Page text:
Defendant moved to suppress on the ground that Young lacked reasonable suspicion of a crime at the time that he stopped defendant. The arguments before the trial court focused on exactly when the stop occurred. Defendant argued that she was stopped at the moment that Young followed her into the driveway and parked in a manner that blocked her truck from leaving. The state argued that defendant was not stopped until she attempted to enter her house and Young instructed her to remain outside.
In its letter opinion, the trial court determined that Young did not have reasonable
suspicion that any crime had been committed at the time that he pulled into defendant's driveway and stopped behind her truck. The court ruled, however, that defendant was not " stopped" until she was prevented from entering her house, by which time Young had probable cause to arrest her for failure to carry and present a driver's license. Accordingly, the court denied defendant's motion.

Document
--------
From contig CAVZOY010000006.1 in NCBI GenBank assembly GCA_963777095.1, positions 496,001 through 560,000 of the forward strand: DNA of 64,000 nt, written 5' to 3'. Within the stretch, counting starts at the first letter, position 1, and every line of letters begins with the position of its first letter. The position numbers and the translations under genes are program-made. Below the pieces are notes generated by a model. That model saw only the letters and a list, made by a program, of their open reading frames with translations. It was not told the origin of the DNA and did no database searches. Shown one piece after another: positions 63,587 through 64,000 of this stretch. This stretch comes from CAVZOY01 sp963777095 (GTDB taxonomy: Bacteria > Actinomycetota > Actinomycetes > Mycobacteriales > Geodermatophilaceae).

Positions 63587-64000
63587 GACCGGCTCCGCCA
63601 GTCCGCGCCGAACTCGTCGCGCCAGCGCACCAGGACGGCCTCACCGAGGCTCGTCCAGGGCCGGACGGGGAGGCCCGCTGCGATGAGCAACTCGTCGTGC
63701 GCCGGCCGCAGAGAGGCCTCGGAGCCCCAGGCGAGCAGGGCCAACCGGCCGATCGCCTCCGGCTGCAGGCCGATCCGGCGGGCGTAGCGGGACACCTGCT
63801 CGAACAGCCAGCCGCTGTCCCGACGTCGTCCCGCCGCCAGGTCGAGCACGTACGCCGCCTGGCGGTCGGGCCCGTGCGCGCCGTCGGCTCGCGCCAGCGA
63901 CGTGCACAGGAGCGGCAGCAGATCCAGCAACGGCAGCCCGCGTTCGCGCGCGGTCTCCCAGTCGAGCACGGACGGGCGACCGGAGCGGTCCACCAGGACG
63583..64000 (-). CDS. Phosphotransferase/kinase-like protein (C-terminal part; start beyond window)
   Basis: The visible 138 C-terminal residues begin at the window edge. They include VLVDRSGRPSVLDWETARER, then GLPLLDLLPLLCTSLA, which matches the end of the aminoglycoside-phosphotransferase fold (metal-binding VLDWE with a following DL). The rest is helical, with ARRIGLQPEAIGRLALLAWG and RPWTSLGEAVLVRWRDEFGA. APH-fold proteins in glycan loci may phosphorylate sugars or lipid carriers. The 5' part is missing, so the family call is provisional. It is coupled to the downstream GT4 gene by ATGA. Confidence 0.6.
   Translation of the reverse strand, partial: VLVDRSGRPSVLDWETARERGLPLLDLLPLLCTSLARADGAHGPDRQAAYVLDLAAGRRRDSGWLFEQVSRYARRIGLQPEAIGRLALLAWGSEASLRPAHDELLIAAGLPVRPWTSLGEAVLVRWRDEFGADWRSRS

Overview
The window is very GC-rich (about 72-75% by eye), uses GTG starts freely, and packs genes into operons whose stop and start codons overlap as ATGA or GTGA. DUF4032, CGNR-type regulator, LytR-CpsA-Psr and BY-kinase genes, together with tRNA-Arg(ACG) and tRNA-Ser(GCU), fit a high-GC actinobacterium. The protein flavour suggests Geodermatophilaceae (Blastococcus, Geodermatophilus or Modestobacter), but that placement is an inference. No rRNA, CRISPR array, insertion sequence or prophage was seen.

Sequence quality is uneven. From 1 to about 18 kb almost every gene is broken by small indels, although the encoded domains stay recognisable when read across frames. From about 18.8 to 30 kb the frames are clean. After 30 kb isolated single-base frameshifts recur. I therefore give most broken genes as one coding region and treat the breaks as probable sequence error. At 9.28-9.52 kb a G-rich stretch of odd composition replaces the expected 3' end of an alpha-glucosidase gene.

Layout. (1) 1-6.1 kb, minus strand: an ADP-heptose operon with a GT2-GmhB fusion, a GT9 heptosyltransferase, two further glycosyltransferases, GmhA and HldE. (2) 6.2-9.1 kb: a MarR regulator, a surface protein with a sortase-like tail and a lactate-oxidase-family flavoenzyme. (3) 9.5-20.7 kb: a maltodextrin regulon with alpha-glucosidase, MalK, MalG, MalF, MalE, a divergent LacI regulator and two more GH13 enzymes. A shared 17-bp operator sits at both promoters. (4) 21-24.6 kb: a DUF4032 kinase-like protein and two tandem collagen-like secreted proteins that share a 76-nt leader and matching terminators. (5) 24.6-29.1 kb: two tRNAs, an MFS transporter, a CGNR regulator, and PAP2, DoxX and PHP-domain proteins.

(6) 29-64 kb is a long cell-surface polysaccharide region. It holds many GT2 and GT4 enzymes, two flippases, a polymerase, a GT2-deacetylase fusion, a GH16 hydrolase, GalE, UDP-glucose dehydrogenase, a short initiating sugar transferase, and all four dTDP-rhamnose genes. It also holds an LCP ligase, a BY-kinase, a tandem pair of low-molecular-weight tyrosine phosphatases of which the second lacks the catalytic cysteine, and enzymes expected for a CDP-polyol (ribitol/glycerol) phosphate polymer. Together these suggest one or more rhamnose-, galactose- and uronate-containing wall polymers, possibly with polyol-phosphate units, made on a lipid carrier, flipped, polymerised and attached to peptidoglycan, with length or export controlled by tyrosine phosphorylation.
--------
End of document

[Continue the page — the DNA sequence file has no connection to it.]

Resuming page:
Our analysis of the trial court's legal conclusion, which begins with Article I, section 9, of the Oregon Constitution, which protects individuals against unreasonable searches and seizures. A seizure occurs: " (a) if a law enforcement officer intentionally and significantly restricts, interferes with, or otherwise deprives an individual of that individual's liberty or freedom of movement; or (b) if a reasonable person under the totality of the circumstances would believe that (a) above has occurred." State v. Ashbaugh, 349 Or. 297, 316, 244 P.3d 360 (2010) (emphasis in original). As the Supreme Court explained in State v. Backstrand, " [w]hat distinguishes a seizure (either a stop or an arrest) from a [264 Or.App. 154] constitutionally insignificant police-citizen encounter 'is the imposition, either by physical force or through some " show of authority," of some restraint on the individual's liberty.'" 354 Or. 392, 399, 313 P.3d 1084 (2013) (quoting Ashbaugh, 349 Or. at 309).